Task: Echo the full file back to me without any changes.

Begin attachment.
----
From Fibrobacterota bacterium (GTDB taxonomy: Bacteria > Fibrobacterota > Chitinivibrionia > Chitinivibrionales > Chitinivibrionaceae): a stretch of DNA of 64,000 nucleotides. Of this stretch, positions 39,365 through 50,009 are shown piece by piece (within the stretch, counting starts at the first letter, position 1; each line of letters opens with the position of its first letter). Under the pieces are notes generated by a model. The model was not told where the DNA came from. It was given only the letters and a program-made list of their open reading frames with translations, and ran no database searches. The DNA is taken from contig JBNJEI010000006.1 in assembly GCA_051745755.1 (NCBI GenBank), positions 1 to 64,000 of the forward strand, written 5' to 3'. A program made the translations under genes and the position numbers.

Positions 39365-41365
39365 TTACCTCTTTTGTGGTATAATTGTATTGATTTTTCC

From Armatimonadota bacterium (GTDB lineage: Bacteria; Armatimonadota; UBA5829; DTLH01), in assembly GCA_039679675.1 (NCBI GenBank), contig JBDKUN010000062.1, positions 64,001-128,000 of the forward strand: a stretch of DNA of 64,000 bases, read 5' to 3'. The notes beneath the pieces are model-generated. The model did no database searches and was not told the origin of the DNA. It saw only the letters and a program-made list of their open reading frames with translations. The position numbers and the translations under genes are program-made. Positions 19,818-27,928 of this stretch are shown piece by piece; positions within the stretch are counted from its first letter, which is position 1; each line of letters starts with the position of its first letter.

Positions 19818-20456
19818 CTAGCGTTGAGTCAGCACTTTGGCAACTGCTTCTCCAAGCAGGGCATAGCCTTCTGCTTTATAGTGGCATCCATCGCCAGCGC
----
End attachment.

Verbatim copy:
From Fibrobacterota bacterium (GTDB taxonomy: Bacteria > Fibrobacterota > Chitinivibrionia > Chitinivibrionales > Chitinivibrionaceae): a stretch of DNA of 64,000 nucleotides. Of this stretch, positions 39,365 through 50,009 are shown piece by piece (within the stretch, counting starts at the first letter, position 1; each line of letters opens with the position of its first letter). Under the pieces are notes generated by a model. The model was not told where the DNA came from. It was given only the letters and a program-made list of their open reading frames with translations, and ran no database searches. The DNA is taken from contig JBNJEI010000006.1 in assembly GCA_051745755.1 (NCBI GenBank), positions 1 to 64,000 of the forward strand, written 5' to 3'. A program made the translations under genes and the position numbers.

Positions 39365-41365
39365 TTACCTCTTTTGTGGTATAATTGTATTGATTTTTCC

From Armatimonadota bacterium (GTDB lineage: Bacteria; Armatimonadota; UBA5829; DTLH01), in assembly GCA_039679675.1 (NCBI GenBank), contig JBDKUN010000062.1, positions 64,001-128,000 of the forward strand: a stretch of DNA of 64,000 bases, read 5' to 3'. The notes beneath the pieces are model-generated. The model did no database searches and was not told the origin of the DNA. It saw only the letters and a program-made list of their open reading frames with translations. The position numbers and the translations under genes are program-made. Positions 19,818-27,928 of this stretch are shown piece by piece; positions within the stretch are counted from its first letter, which is position 1; each line of letters starts with the position of its first letter.

Positions 19818-20456
19818 CTAGCGTTGAGTCAGCACTTTGGCAACTGCTTCTCCAAGCAGGGCATAGCCTTCTGCTTTATAGTGGCATCCATCGCCAGCGC